Women in Saudi Arabia took to social media to celebrate taking the wheel for the first time in decades on Sunday as the kingdom overturned the world's only ban on women motorists, a historic reform that is expected to usher in a new era of social mobility.
Euphoria mixed with disbelief as women posted online videos of driving themselves to work, their children to school and their friends for ice cream, all mundane experiences elsewhere in the world but a dazzling novelty in the desert kingdom.
The lifting of the ban, long a glaring symbol of repression, is expected to be transformative for many women, freeing them from dependence on private chauffeurs or male relatives.
One Twitter user said, "Cinderella will be free to ride her own carriage". Photos of Saudi policemen reportedly handing out roses to women drivers also surfaced online. Automobile giant Audi also released a video showing women driving the car, with the tagline: "Audi welcomes women of Saudi Arabia to the driver’s seat."
Here is a compilation of reactions on social media to the reform:
"This is a great achievement," billionaire Saudi Prince Al-Waleed bin Talal said as his daughter Reem drove a family SUV, with his granddaughters applauding from the back seat.
"Now women have their freedom," he added in a video posted on Twitter.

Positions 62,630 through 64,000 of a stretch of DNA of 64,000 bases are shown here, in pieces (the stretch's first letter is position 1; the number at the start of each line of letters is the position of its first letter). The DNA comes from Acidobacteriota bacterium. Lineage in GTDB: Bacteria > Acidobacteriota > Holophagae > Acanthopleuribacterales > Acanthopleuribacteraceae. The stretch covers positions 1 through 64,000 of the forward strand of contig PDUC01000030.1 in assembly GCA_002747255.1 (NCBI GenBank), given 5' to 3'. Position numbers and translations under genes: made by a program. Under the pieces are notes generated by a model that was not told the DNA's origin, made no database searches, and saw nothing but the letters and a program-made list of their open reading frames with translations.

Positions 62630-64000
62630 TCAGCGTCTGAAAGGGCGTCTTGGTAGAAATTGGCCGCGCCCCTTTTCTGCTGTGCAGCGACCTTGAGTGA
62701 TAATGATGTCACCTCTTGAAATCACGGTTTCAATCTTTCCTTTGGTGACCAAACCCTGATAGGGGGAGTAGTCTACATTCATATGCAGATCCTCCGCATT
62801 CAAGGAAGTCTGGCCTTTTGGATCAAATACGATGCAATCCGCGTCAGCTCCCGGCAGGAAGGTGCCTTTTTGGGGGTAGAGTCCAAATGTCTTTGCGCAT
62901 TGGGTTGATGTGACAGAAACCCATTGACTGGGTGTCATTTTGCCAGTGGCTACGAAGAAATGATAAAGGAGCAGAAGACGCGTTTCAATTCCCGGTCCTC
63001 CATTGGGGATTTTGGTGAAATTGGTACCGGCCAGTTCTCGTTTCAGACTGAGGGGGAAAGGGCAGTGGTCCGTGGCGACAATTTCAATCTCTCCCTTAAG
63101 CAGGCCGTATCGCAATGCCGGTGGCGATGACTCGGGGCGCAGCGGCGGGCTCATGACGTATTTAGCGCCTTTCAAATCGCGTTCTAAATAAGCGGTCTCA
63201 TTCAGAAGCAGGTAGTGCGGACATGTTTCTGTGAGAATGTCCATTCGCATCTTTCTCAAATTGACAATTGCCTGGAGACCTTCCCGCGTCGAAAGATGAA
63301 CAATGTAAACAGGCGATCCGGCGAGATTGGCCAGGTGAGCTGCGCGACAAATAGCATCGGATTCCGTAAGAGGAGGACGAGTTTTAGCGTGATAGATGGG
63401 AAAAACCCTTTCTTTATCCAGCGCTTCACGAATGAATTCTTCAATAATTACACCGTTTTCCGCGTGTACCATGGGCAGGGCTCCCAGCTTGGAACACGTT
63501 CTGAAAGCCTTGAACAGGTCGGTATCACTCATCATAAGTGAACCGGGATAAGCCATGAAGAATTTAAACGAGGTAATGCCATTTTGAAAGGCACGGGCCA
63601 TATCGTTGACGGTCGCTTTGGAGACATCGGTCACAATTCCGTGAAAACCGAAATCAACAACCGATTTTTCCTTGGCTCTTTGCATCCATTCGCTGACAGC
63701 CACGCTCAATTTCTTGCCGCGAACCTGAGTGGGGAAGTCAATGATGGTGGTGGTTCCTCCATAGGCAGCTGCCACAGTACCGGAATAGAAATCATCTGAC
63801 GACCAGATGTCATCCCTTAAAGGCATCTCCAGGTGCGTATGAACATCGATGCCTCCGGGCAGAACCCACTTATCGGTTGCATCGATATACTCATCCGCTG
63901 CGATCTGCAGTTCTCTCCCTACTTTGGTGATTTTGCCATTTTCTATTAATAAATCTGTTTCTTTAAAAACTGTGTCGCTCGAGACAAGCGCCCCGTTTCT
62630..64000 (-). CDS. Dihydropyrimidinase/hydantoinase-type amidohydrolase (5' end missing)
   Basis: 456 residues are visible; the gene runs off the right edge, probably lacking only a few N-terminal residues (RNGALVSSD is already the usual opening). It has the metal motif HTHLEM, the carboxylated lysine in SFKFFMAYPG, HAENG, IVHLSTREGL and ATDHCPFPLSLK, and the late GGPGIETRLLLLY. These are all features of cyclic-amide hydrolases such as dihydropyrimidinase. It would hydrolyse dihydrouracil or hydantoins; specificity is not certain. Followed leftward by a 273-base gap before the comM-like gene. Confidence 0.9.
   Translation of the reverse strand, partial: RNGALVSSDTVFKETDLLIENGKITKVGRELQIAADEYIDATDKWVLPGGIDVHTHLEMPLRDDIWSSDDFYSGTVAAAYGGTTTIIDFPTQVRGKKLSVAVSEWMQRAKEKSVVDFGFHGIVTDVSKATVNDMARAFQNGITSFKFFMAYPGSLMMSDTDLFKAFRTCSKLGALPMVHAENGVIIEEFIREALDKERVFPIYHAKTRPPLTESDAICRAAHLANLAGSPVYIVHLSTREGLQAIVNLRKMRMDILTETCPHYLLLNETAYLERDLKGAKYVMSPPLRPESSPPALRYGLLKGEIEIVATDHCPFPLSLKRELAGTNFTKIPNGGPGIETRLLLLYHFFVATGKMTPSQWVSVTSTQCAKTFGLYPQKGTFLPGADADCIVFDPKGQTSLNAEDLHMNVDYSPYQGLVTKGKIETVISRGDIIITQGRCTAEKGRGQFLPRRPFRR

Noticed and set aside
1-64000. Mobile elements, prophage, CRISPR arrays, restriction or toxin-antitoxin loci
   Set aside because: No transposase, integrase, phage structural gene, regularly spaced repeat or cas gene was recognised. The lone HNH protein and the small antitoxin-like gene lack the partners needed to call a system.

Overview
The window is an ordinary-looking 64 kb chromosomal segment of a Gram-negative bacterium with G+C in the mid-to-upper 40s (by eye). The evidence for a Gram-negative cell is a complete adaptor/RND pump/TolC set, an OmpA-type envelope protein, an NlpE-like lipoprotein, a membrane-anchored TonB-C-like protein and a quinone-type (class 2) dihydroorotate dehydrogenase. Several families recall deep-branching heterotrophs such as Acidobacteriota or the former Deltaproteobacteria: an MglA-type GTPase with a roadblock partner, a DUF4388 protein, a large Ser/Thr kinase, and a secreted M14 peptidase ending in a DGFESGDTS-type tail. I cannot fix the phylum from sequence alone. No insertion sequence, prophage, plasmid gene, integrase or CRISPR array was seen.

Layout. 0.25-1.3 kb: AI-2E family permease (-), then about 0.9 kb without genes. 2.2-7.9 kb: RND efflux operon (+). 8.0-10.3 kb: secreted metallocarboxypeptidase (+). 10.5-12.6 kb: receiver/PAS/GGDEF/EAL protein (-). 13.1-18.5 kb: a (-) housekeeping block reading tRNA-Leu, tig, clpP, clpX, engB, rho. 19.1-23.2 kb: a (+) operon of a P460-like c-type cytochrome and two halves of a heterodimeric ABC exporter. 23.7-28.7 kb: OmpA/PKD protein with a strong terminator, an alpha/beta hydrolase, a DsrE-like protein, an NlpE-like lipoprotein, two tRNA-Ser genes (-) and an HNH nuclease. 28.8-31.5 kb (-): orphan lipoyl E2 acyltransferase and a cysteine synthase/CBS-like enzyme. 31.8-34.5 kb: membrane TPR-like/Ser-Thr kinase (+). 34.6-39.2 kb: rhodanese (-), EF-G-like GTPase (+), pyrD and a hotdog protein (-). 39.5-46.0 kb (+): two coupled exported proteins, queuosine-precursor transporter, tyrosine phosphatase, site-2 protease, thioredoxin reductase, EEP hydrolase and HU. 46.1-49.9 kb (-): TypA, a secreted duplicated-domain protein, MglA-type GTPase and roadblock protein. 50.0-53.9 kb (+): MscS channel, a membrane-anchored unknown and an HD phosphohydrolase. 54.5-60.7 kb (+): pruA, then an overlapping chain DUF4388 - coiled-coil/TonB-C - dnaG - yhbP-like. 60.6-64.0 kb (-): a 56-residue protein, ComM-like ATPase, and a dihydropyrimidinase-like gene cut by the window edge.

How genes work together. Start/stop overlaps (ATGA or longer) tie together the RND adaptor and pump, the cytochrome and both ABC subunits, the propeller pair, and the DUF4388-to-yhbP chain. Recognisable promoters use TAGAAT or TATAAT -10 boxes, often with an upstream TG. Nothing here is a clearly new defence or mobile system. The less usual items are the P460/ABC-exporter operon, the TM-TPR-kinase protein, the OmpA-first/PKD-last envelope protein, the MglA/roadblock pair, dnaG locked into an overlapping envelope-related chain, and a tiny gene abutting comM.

— الوليد بن طلال (@Alwaleed_Talal) June 23, 2018
"The jubilance, confidence and pride expressed by Saudi women driving for the first time in their country, without fear of arrest, brought tears to my eyes," tweeted activist Hala al-Dosari, while lauding the jailed campaigners. "I'm happy and relieved that... girls in Saudi will live a bit freer than their mothers."
I'm happy & relieved that women in my country are now living with a fewer impediment, proud too that my beloved nieces & all the little girls in Saudi will live a bit freer than their mothers — هالة الدوسري (@Hala_Aldosari) June 23, 2018
The jubilance, confidence & pride expressed by Saudi women driving for the first time in their country, without fear of arrest, brought tears to my eyes, it is exactly why activists like @azizayousef, @Saudiwoman, & @LoujainHathloul challenged the ban #StandwithSaudiFeminists